Kristy Goggio was protective of her coloring books as a child. “My coloring books were really nice,” the Kenosha-based artist admitted with a laugh. “My cousin was a scribbler. I would hate when she would do that to one of my coloring books. I’d turn a page and, ‘ugh.’ One year I got a bunch of coloring books and the ones I didn’t like I gave to Tammy.”
Though there was no aha moment, Goggio knew early on art would be a part of her career. She went on to graduate with a BFA from the Milwaukee Institute of Art & Design, receiving scholarships and recognition for her artwork along the way. Following graduation, she went on to own a frame shop and gallery, Arc East Art & Frames. “Back in those days, people didn’t buy pre-framed posters like they do now at big box stores. You went to a frame shop, looked through poster catalogs,” she explained. Customers would flip through the catalogs, order their favorite, and she would frame the print for them.
When Goggio closed up shop in ’99 her husband said, “You really want to be an artist. You haven’t given yourself the opportunity. Give yourself a year, see what happens.” She took her husband’s advice and submitted her work to various poster companies. Wild Apple Graphics sent her a contract.
For 14 years, Goggio created artwork for home décor items – from placemats to kitchen towels to throw rugs – sold in Bed, Bath & Beyond, Kohl’s and more. “I learned a lot about how to paint really fast,” she said. “When you’re contracted you gotta keep production going. I basically produced the same kind of image over and over and over again.”
While she worked for Wild Apple, she managed to find time and energy to explore her personal creative instincts as well. “I did want to create my own work that [Wild Apple] didn’t have their thumb on,” she said. “And then I needed a place to sell them. I started submitting to galleries.” Fine Line Designs Gallery in Ephraim, owned by Shari Gransee, was one of those galleries.
“I am very honored to be in that gallery,” said Goggio. “Fine Line is definitely in the top five galleries in Wisconsin. In the artist world, there’s a lot who want to get in there. Shari is great.”
Before her work graces the walls of Fine Line, and galleries across the country, they begin in Goggio’s attic studio. Though most paintings feature similar subjects – a woman, birds and bits of nature – each is distinct and comes together in its own, sometimes surprising, way.
“I want to let things happen,” said Goggio. “There’s this technique I do where I lay down oil paint, then lay a different color over it, a thin layer.” She then splashes the canvas with a turpentine mixture, creating circles, patterns, little surprises. “It’s always fascinating. I don’t know what will happen. I go from super, super messy then I clean it up – for me it’s much easier than starting with a white canvas.”
She usually has four to 10 paintings in various stages of completion at once. “Some are little, some are huge, some I just started, some I put away for a few weeks if I can’t figure out what to do next,” she said. “When you approach a craft that way, instead of a rigid, paint-by-number way, I think you’re being a little more honest with creativity. You start something – maybe you don’t have every thought figured out – but in the middle you learn things, things shift and change. Hopefully you discover something new.”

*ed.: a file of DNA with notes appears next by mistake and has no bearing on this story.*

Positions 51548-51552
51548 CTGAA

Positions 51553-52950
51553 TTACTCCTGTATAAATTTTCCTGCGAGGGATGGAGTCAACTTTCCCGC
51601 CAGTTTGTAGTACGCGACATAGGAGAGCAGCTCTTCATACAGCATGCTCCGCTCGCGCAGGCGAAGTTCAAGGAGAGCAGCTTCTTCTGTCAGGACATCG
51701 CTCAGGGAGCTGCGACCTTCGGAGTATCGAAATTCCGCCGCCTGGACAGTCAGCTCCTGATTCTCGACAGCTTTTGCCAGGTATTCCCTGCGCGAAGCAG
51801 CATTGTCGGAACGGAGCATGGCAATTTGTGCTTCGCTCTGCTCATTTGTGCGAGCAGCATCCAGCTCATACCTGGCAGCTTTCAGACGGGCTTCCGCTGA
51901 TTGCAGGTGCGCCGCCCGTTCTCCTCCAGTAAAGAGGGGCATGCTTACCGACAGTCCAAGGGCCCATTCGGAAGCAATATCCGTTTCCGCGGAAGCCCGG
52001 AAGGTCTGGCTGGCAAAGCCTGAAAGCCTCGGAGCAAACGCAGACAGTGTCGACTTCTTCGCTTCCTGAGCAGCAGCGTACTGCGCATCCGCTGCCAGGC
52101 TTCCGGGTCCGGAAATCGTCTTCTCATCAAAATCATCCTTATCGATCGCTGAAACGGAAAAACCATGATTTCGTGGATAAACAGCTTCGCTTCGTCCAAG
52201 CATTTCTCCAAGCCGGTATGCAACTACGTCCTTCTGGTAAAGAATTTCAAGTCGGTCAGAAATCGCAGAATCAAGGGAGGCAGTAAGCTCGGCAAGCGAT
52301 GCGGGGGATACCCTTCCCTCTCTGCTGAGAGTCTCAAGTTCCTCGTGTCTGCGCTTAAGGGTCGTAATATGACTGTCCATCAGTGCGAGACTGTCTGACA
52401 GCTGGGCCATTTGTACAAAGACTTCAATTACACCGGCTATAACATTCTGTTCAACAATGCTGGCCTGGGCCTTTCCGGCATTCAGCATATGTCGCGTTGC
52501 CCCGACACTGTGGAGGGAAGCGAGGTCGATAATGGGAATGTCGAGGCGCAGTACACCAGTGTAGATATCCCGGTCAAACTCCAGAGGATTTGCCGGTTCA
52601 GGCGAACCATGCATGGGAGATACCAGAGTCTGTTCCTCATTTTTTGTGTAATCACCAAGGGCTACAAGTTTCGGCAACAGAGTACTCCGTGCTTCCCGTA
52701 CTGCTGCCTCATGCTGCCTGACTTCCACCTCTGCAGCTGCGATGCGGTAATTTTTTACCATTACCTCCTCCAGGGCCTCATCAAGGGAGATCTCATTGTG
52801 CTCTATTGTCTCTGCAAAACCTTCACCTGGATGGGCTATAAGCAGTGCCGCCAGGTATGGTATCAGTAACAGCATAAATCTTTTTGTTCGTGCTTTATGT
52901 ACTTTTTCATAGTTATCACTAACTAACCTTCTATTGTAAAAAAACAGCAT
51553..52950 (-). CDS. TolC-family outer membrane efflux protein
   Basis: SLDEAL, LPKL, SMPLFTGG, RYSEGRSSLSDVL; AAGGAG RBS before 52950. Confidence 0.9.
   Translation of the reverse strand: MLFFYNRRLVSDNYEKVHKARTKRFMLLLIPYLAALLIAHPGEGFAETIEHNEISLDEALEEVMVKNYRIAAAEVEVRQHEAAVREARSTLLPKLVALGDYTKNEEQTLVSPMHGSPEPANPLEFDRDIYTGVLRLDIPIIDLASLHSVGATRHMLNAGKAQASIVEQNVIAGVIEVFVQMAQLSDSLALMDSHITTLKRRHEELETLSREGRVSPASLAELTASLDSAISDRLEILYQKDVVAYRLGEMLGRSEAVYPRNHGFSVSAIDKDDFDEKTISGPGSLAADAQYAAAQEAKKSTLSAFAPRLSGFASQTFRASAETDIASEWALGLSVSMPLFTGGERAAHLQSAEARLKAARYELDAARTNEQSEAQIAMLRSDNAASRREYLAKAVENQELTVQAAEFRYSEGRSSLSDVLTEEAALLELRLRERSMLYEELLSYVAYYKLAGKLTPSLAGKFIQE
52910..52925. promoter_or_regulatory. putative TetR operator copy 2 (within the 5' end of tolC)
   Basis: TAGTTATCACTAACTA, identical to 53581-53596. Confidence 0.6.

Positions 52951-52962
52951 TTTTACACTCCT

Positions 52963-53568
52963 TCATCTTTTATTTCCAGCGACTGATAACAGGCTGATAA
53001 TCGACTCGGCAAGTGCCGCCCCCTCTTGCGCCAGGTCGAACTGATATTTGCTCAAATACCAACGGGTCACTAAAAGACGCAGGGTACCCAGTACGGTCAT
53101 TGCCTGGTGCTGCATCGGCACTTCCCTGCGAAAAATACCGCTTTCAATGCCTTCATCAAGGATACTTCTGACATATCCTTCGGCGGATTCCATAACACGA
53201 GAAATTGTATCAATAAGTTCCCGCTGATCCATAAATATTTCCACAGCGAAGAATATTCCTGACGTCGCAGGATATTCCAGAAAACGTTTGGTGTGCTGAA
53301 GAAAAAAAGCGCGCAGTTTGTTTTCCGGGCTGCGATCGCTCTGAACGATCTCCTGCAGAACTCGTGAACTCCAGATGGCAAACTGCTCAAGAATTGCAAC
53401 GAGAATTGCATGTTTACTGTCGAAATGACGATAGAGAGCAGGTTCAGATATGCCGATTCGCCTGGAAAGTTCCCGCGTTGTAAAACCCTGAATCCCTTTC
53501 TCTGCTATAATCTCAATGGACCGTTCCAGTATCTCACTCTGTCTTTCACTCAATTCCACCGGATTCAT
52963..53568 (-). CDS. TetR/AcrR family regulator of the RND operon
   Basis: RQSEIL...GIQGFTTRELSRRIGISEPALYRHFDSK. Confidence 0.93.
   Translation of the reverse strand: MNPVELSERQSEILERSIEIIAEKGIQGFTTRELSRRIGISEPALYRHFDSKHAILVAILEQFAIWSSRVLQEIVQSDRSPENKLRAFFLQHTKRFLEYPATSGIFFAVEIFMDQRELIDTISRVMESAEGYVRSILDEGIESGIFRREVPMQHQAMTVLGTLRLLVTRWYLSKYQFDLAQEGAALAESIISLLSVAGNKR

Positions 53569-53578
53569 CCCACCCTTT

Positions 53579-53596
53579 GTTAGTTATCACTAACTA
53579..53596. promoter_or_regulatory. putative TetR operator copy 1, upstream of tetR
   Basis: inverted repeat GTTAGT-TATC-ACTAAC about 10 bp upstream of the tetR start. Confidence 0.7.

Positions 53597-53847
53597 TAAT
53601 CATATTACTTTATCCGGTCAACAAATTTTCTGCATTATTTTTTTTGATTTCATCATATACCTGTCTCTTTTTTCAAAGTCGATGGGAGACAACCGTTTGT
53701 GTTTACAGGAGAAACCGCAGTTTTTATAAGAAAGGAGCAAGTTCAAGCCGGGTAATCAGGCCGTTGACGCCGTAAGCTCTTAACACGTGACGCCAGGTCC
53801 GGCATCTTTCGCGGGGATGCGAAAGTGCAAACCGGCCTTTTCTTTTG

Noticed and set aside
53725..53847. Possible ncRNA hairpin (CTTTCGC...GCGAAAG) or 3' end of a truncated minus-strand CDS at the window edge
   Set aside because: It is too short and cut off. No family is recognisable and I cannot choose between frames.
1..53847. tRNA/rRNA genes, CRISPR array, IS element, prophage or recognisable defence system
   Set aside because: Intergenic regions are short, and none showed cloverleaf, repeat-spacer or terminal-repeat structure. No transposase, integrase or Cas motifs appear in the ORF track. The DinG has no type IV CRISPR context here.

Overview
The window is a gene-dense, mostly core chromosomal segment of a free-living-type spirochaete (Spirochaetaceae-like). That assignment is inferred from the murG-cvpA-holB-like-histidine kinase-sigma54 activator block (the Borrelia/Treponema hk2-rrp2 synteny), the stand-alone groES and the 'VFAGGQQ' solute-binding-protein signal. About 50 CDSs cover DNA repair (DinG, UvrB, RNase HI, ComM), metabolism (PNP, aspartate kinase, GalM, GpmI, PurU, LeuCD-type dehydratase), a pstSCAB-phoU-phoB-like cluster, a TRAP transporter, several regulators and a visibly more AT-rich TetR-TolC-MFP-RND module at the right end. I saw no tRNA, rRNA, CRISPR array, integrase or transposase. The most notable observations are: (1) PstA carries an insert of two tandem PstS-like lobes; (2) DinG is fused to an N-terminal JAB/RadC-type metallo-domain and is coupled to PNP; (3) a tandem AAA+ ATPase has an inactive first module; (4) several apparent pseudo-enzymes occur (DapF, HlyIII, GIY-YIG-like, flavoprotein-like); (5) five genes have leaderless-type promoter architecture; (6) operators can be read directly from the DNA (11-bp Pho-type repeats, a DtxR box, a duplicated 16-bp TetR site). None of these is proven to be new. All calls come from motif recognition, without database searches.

Goggio lets the “mess” dictate where the painting will go. “I paint a bunch of colors and then start to formulate a composition over it,” she said. “If I get a bright blue next to a bright red, that might say to me, that’s where the hat starts.”
It’s no accident that the hats of the women she paints are spilling over with poppies, pine cones, fruit, beehives and bird nests, Goggio has a degree in horticulture, keeps bees, and finds sanctuary in her own backyard garden. “It all connects for me,” she said. “I’m very interested in nature, fascinated by it.”
She calls the women she depicts in her paintings a “nod to Mother Nature,” who nurtures and shelters the life around her. Though Goggio admits that if she truly wanted to portray Mother Nature faithfully she would need to include violent, destructive representations as well. “She’s not always a nurturer,” she said. “I have sketches of the darker side of Mother Nature. I’ve shown them to gallery owners and they don’t want me to paint them. I understand that.”
When she’s not painting or collecting honey, Goggio can sometimes be found teaching painting and drawing. “I love to teach,” she said. “I love the fascination people get when they realize they’ve created something, watching people go from, ‘I can’t do that’ to ‘Wow! I did that.’” She also enjoys sharing the process. “I think a lot of people have this misnomer that artists see something and then paint it. There’s more to it – steps, little tricks. When you learn the tricks, things get easier.”
Meet Goggio at Fine Line Designs Gallery’s Exhibit III reception Thursday, Aug. 9, 4 – 7 pm, or catch a demonstration of her turpentine technique on Friday, Aug. 10, 11 am – 2 pm. Fine Line Designs Gallery is located on Highway 42 between Ephraim and Sister Bay. For more information visit kristygoggioart.com or finelinedesignsgallery.com.